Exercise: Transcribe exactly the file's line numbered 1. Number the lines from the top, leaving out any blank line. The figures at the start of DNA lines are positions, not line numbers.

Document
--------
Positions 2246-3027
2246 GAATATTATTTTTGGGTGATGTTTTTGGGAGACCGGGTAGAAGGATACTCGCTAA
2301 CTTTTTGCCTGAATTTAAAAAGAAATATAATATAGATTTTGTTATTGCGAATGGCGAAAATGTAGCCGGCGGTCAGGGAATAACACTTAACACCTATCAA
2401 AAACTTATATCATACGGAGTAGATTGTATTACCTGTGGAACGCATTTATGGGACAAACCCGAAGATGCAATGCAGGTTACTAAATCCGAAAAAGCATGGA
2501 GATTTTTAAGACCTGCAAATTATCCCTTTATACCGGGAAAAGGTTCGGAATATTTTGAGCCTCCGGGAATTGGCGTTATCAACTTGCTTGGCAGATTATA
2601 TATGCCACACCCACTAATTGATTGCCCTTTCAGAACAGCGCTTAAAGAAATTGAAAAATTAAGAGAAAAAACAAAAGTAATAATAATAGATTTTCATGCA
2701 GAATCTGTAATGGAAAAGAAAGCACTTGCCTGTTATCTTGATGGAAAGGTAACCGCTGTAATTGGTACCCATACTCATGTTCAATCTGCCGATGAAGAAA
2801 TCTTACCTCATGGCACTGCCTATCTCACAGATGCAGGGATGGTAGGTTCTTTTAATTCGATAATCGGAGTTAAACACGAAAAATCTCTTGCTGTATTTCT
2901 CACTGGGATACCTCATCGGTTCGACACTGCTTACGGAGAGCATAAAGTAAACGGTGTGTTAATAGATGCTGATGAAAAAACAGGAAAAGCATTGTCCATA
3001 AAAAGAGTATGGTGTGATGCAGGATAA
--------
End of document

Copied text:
Positions 2246-3027